3.1 One ‘big’ impact
Watch this NASA video reporting the event of 17 March 2013. The commentary for the video omits to point out that the video of the flash was made by imaging the part of the Moon that was in darkness and that the faintly visible Moon in the video is illuminated only by light reflected onto the Moon from the Earth. Faint flashes occurring on the sunlit part of the Moon would be almost impossible to see. The video refers to ‘explosions’, which is not strictly true – the crater is excavated by a shock wave generated at the point of impact. The flash is the sudden glow caused by the incoming energy being turned into heat. Listen out for the estimated size of the crater in the video commentary.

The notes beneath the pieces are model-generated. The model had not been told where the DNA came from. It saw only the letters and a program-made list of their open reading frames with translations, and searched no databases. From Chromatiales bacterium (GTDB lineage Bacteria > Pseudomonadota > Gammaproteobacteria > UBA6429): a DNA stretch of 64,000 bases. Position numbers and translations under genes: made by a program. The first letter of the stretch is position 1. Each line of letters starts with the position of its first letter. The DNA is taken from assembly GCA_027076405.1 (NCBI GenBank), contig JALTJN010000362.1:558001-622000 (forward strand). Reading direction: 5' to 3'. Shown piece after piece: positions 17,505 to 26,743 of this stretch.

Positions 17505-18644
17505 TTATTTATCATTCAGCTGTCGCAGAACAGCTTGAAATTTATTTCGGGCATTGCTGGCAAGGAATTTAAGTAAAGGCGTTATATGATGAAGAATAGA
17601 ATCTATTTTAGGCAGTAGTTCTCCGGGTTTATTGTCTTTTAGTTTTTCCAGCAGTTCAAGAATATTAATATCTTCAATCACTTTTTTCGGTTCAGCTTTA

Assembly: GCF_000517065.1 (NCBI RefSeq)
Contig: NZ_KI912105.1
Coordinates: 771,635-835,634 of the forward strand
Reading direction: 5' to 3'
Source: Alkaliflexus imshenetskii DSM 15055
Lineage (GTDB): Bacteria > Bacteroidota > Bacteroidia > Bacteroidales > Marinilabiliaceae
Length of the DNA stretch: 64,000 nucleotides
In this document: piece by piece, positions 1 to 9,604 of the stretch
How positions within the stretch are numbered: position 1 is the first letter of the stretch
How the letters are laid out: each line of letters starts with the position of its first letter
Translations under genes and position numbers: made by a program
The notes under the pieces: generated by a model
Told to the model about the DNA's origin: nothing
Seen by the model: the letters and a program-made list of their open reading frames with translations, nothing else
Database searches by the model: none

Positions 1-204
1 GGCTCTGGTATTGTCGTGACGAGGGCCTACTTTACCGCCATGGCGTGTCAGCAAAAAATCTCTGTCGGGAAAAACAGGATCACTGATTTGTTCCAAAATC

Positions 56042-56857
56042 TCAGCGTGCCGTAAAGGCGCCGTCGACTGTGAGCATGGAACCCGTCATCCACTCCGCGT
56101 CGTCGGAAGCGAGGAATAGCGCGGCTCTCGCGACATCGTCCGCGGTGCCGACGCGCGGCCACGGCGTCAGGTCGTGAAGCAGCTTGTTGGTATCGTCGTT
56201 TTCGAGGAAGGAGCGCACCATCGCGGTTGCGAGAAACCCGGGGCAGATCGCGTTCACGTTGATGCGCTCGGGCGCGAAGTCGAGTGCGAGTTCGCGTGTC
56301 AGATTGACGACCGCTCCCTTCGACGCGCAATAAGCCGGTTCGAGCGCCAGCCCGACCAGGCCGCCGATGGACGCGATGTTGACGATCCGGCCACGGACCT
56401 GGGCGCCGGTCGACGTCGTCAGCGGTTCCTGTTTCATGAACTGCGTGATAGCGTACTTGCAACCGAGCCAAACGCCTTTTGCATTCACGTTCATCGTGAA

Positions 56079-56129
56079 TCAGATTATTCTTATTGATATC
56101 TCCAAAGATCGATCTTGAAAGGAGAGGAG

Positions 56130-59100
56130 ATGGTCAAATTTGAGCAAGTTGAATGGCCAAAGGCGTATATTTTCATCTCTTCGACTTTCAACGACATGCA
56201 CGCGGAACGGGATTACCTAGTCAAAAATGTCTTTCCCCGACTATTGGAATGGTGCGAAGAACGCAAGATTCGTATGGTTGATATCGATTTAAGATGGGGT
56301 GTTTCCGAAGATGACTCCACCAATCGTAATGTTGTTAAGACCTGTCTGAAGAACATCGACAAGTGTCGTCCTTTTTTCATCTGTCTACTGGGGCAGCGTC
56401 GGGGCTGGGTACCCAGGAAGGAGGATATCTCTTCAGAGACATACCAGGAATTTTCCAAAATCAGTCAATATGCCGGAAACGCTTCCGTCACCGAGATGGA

The new crater has now been imaged, and you can swipe across acaptured by the Lunar Reconnaissance Orbiter Camera. (This can be a little fiddly on small screens and will work best on desktops/tablets.)
If you wanted to look into this further, you might find the following link of interest: ‘Biggest observed meteorite impact’ hits Moon. A report of an even bigger impact onto the Moon on 11 September 2013, seen by Spanish astronomers.